Home Security and Maintenance Personnel

March 3, 2011 in Home Security System,Security improvements

Do you know how to fix a leaking drain under your bathroom sink? Or how to install a new HVAC? How about programming a new code into your home security system? If you’ve answered “yes” to all of these question, you’re pretty much a modern genius. However, most of us don’t have the skills to perform all the upkeep necessary around the house, even if we have the time. And with landscaping, window cleaning, appliance-upkeep, maintaining home security system equipment, and more being absolute requirements to keep our homes in good repair, many of us are regularly visited by maintenance personnel from various companies.

How Maintenance Personnel can be a Home Security Risk

In most cases, maintenance personnel are just what they appear to be: well-trained, hardworking individuals who come to your home to do a job and do it well. But there are always criminals who will try to pose as maintenance personnel in order to breach your home security system. There are even criminals who purposely get a position with, for example, a landscaping company so they can easily access multiple homes. And then there are those who, though they’ve never committed a crime before, give into the temptation of stealing from a home they’re working at. On occasion, maintenance personnel can also pose a risk to your home security system purely by misunderstanding or forgetting instructions about closing or locking doors and gates.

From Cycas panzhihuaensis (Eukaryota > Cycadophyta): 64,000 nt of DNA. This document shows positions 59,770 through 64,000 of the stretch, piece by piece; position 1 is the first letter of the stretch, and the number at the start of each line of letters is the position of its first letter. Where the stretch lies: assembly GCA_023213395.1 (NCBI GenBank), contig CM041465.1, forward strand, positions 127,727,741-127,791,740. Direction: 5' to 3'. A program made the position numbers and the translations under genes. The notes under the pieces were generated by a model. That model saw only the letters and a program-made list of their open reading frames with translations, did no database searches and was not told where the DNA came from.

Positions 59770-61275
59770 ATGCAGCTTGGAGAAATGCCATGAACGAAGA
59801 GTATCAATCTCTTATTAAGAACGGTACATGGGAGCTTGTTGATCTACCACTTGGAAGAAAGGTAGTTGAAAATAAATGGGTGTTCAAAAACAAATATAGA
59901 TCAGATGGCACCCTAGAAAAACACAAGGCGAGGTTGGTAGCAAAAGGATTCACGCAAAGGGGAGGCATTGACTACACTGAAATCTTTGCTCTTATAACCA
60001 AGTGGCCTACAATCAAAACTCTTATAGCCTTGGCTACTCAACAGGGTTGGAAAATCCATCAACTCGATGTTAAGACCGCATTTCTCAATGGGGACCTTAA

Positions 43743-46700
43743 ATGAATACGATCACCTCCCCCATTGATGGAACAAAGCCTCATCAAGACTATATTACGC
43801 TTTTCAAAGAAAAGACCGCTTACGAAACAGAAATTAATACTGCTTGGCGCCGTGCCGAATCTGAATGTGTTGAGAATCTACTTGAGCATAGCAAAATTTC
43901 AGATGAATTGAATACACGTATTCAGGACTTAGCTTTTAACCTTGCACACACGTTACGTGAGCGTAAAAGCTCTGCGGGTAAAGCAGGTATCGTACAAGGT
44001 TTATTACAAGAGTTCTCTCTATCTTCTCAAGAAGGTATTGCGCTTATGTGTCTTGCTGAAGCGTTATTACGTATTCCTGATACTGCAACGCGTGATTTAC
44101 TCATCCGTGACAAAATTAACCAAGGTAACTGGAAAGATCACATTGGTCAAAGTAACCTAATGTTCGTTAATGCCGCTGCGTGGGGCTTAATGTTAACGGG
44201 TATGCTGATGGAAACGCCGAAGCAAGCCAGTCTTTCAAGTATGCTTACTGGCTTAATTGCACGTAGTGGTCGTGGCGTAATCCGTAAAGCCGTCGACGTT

Dealing with Maintenance Personnel Responsibly

Though all this information may seem a bit intimidating, there’s no reason to start taking DIY carpentry classes or firing your window cleaner. All it takes to deal with your maintenance personnel responsibly is a bit of patience and an extra phone call or two. Before you hire a certain company, check to see if their license is valid, and check online for reviews from other customers. Any time you schedule a maintenance visit to your home, make sure to enquire about the name of the maintenance person coming and ask for a set time. When the person arrives, ask to see their ID, as well as a copy of the company’s license. If anything seems amiss, for example, if the person turns up hours late, or on a completely different day, always check with the company before you let him or her in. If the maintenance company cannot verify that that particular person is scheduled to be at your home at that time, don’t let him or her in. Instead, alert the police and let them deal with the situation before you have to call them to report a burglary or worse.

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